Students Nationwide to March for Debt Relief and a $15 Minimum on Campus

(Photo: AP/Bloomington Herald-Times/Jeremy Hogan)

A student holds a sign during a 2013 strike at Indiana University, in protest of rising tuition rates.

Thousands of students, professors, and university workers were scheduled to take to the streets Thursday in a “Million Student March” inspired in part by Bernie Sanders.

The march, built around demands for tuition-free public college, cancellation of all student debt, and a $15 minimum wage for campus workers, furnishes an early test of whether the Independent Vermont senator’s presidential campaign will fuel a broader progressive movement. In a June interview with Katie Couric, Sanders said that the only way to achieve free higher education would be for a million students to march on Washington to demand it.

“People have been talking about this for a while, but the tipping point was Bernie’s call,” says Keely Mullen, a junior at Northeastern University who expects to graduate next year with more than $150,000 in tuition debt.

Thursday’s march does not bring a million students to the nation’s capital, but it does boast crowds of anywhere from several hundred at the University of Utah to several thousand at the City College of New York. Coordinated across more than 120 schools in 33 states, the action marks the first national campaign combining the demands of students, faculty, and campus employees.

“It caught fire pretty quickly,” says Elan Axelbank, an undergraduate at Northeastern University and veteran of a successful Fight for 15 campaign there earlier this year. (That campaign calls for a $15 minimum wage.)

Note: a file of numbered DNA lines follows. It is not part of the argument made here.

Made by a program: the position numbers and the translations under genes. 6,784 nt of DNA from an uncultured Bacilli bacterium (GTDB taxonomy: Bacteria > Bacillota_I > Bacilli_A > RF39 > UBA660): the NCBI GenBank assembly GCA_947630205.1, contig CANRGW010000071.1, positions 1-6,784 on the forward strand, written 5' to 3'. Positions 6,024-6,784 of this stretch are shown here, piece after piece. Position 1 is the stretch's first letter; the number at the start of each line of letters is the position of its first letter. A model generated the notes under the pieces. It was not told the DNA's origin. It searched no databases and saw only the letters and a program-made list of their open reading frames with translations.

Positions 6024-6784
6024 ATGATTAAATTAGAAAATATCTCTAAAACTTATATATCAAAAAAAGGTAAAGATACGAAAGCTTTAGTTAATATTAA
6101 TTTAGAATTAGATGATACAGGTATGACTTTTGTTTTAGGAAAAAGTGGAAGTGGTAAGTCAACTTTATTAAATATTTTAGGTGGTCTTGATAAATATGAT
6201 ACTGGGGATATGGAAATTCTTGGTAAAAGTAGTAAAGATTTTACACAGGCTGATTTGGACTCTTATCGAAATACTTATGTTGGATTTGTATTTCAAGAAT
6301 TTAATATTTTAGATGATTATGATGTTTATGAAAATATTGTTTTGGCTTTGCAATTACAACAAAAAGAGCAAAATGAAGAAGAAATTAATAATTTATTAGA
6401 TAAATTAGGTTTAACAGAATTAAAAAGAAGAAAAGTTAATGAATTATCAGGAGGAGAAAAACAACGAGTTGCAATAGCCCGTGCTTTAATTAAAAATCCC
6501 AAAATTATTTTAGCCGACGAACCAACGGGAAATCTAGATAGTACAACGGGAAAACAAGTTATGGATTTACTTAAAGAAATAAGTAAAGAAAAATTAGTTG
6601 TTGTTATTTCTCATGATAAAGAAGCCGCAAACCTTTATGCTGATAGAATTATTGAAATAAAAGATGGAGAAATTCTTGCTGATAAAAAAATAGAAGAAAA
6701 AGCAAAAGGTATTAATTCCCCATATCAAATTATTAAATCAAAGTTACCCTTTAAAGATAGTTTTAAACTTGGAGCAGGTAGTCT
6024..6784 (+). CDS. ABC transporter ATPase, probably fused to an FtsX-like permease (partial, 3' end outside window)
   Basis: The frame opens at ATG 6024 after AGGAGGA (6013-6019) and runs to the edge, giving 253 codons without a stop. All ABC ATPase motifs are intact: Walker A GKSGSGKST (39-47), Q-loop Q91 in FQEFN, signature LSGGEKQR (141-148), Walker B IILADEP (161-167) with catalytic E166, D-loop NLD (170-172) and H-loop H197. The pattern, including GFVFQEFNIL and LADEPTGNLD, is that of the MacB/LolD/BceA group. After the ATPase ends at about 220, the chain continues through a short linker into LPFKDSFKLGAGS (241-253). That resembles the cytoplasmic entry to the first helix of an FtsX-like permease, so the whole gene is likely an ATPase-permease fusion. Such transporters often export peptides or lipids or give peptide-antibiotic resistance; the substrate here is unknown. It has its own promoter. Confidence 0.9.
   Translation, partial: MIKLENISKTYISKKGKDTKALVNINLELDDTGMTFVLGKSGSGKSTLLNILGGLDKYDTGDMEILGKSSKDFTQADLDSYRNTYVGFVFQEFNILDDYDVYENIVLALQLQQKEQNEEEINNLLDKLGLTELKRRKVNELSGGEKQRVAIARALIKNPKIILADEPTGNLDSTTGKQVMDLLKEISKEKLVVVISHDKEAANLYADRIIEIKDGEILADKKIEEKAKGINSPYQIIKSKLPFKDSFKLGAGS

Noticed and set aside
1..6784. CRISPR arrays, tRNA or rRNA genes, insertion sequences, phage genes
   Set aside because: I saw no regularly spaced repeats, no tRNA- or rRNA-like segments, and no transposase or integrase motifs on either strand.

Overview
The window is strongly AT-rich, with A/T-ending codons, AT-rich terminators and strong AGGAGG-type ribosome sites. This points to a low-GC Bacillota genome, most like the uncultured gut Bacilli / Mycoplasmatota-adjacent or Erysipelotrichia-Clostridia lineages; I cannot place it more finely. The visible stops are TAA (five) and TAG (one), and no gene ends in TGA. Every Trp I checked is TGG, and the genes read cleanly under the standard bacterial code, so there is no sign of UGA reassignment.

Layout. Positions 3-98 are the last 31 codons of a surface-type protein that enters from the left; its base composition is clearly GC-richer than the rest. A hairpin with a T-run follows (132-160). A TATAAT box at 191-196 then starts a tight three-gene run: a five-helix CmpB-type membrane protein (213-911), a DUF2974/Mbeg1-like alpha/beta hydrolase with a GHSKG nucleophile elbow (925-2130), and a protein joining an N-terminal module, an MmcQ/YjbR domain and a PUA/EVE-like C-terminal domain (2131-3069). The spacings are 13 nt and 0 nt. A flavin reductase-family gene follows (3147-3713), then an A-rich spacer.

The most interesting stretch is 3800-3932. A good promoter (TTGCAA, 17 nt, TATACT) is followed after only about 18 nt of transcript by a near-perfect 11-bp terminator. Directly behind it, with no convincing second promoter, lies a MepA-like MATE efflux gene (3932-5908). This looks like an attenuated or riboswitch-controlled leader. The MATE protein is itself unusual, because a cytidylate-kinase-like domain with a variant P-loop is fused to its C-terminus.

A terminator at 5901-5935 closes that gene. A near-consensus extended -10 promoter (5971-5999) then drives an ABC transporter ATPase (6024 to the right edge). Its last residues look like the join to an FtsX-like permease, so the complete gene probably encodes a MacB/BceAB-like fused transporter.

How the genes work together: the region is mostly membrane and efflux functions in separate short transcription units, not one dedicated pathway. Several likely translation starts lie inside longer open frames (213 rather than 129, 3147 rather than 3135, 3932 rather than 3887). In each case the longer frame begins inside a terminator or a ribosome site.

Axelbank and fellow activists on campuses around the country began coordinating in August, and by November endorsements were rolling in from National Nurses United, National People’s Action, and dozens of other groups. As recently as Wednesday, National Nurses United pledged to send hundreds of nurses to the march at the University of California, Berkeley.

While Sanders’s bid for the White House may be a long shot, Mullen acknowledges, it has given voice to issues overlooked in the national conversation.

“Within the Democratic machine it’s really hard for a grassroots candidate to secure the nomination and people are beginning to recognize that,” she says. “But I think there’s a good chance that Bernie’s campaign will turn into a larger movement.”

Like Axelbank, Mullen is a veteran of 15 Now NU, an SEIU-supported push for a campus-wide $15 minimum wage at Northeastern University that launched in 2014. And like the Million Student March, 15 Now has united students and low-wage university workers in a common push for economic fairness on campus.  

This past April, 15 Now won a critical referendum on campus wages and has since entered into negotiations with Northeastern University. The double whammy of students working in tandem with university employees gave that effort punch, organizers say.

“The 15 Now NU campaign had a direct influence on the setting of our three demands,” says Axelbank. “If it was just students it would’ve done just X amount; if it was just workers, it would’ve done just X amount. But students and workers together can accomplish much more.”

The march also demonstrates how mounting public concern over student debt taps broader angst over wage and economic equity.

“Student debt has become a kitchen-table issue at this point,” says Mark Huelsman, a senior policy analyst at Demos. “Because borrowing is now a prerequisite to college, it’s now embedded in traditional issues of economic fairness and things that students tend to be active about.”

The issue is also resonating on the presidential campaign trail. Earlier this year, President Obama laid out an ambitious plan for tuition-free community college, a proposal so far adopted by two states. Democratic candidates for the White House have gone further, with Hillary Clinton and Martin O’Malley calling for debt-free higher education and Sanders calling for tuition-free public college.

“This is becoming a consensus on the Democratic side,” Huelsman says. “I liken it to universal health care. That had been an issue among Democrats for a long time, and it took a pretty specific moment, and you had this moment of consensus in 2008. Now you’re seeing that with free college or debt-free college.”

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